As with all forms of assets gilts pay a annual yield, known as the coupon in the gilt edged market. However the coupon isn't a perfect guide to the interest rate the Government had to pay when they issued the gilt because stocks are sometimes issued at a premium or discount o their par value.
The prices of gilts are determined primarily by interest rates but are also influenced by news and technical influences.
Firstly let us examine the effect of a change in interest rates on the price of gilts. This is best explained by a theoretical case involving 3 different stocks#. Suppose that in 2001 the DMO decided to issue 3 stocks with the following details#:
Price Income Yield Redemption Yield
Short-dated 4.5% 2003 100 4.5% 4.5%
Medium -dated 4.5% 20010 100 4.5% 4.5%
Long -dated 4.5% 2025 100 4.5% 4.5%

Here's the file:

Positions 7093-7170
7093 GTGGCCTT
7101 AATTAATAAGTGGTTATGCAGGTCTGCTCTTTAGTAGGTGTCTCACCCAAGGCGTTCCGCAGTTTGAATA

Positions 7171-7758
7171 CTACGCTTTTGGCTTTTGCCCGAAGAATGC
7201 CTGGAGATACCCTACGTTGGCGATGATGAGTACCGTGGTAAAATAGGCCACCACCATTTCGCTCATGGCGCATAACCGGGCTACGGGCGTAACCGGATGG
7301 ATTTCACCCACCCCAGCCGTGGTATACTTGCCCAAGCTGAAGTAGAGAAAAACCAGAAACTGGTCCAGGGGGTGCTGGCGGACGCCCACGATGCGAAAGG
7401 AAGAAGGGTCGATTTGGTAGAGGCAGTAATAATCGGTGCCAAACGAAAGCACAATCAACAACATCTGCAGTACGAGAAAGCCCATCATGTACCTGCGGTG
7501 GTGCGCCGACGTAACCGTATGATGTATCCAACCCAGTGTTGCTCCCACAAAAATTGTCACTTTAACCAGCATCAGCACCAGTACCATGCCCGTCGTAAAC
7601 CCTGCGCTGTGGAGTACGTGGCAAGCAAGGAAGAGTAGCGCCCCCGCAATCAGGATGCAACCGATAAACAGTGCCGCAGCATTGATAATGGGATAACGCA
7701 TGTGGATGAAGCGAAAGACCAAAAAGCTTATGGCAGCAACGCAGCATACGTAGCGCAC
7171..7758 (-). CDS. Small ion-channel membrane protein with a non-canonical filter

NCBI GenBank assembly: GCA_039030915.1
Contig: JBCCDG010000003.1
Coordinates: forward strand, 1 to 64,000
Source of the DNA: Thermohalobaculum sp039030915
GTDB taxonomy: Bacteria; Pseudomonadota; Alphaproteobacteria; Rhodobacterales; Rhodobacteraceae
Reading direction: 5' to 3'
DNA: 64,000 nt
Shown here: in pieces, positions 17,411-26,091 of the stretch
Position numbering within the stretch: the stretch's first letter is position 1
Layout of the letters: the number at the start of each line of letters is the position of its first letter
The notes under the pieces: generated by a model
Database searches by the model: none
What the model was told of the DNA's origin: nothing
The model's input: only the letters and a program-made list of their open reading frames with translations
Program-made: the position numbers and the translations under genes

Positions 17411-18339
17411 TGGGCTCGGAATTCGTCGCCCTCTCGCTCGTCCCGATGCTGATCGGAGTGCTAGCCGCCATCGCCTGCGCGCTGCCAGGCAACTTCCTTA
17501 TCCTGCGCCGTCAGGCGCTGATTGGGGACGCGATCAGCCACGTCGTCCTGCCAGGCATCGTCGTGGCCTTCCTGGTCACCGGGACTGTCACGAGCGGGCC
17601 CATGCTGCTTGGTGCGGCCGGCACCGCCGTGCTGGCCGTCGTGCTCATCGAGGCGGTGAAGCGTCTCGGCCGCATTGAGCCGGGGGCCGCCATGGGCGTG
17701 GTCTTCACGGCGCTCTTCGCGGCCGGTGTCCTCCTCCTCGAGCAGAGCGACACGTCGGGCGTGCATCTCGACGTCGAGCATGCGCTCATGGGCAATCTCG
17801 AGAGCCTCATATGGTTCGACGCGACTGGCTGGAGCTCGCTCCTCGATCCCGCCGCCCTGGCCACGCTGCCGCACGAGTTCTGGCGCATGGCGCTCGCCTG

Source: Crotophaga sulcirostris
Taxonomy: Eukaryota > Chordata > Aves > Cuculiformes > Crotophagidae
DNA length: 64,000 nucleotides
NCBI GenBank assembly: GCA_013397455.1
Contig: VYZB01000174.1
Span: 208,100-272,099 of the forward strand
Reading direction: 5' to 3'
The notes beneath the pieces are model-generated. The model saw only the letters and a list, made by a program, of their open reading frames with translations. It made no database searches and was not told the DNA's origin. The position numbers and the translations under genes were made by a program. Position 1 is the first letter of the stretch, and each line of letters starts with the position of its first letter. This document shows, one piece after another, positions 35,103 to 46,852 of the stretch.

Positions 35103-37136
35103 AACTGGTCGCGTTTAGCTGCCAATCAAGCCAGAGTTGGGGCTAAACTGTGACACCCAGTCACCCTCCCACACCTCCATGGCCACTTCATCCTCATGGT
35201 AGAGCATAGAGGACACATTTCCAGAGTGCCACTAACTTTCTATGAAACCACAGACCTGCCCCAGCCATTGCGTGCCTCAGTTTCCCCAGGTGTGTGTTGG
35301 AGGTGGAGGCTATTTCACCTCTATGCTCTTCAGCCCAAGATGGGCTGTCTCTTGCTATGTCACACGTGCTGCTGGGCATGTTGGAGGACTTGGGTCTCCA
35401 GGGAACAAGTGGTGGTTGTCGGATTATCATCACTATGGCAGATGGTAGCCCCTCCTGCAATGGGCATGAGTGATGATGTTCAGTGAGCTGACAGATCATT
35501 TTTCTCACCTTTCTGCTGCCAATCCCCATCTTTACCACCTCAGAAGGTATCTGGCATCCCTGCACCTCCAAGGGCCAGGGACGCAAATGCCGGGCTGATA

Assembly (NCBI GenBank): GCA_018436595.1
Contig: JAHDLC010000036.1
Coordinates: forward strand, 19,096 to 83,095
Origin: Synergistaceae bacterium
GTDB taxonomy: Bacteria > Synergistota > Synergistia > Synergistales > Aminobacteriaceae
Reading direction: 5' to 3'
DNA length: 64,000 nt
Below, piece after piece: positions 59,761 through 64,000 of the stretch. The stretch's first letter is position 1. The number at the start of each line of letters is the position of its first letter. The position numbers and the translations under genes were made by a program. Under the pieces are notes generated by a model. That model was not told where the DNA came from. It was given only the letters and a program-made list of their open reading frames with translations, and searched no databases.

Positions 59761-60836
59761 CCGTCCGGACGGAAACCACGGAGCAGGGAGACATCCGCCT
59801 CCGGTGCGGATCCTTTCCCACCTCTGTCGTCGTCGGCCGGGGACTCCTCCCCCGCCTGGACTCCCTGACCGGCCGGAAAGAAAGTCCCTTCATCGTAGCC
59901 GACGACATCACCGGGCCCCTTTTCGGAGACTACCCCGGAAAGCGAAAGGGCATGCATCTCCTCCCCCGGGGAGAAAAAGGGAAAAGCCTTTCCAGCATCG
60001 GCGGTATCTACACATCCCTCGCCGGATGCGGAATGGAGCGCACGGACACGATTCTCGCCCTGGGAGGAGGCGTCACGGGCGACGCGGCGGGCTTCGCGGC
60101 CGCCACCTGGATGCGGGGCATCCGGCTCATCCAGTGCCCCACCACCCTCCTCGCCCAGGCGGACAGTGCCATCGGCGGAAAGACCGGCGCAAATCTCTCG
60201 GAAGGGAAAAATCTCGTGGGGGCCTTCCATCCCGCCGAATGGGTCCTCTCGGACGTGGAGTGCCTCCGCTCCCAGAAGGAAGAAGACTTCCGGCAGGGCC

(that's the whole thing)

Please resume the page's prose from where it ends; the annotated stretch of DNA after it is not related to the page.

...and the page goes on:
Suppose that a year later the UK economy has began to deteriate and that there's evidence of inflation growing, and the US economy, a major importer of our goods, is slumping and investors are demanding higher yields to compensate. If the DMO wanted to issue a new gilt at this point they would have to offer a yield of, for example 6%, to persuade investors to buy. It's clear that investors wouldn't buy the 3 stocks above at a price of 100 and a redemption yield of 4.5%. So what price would the investors buy the old stocks at? The prices would have to fall in the market until they offer a 6% redemption yield which investors now expect. The new yields and prices expected are shown...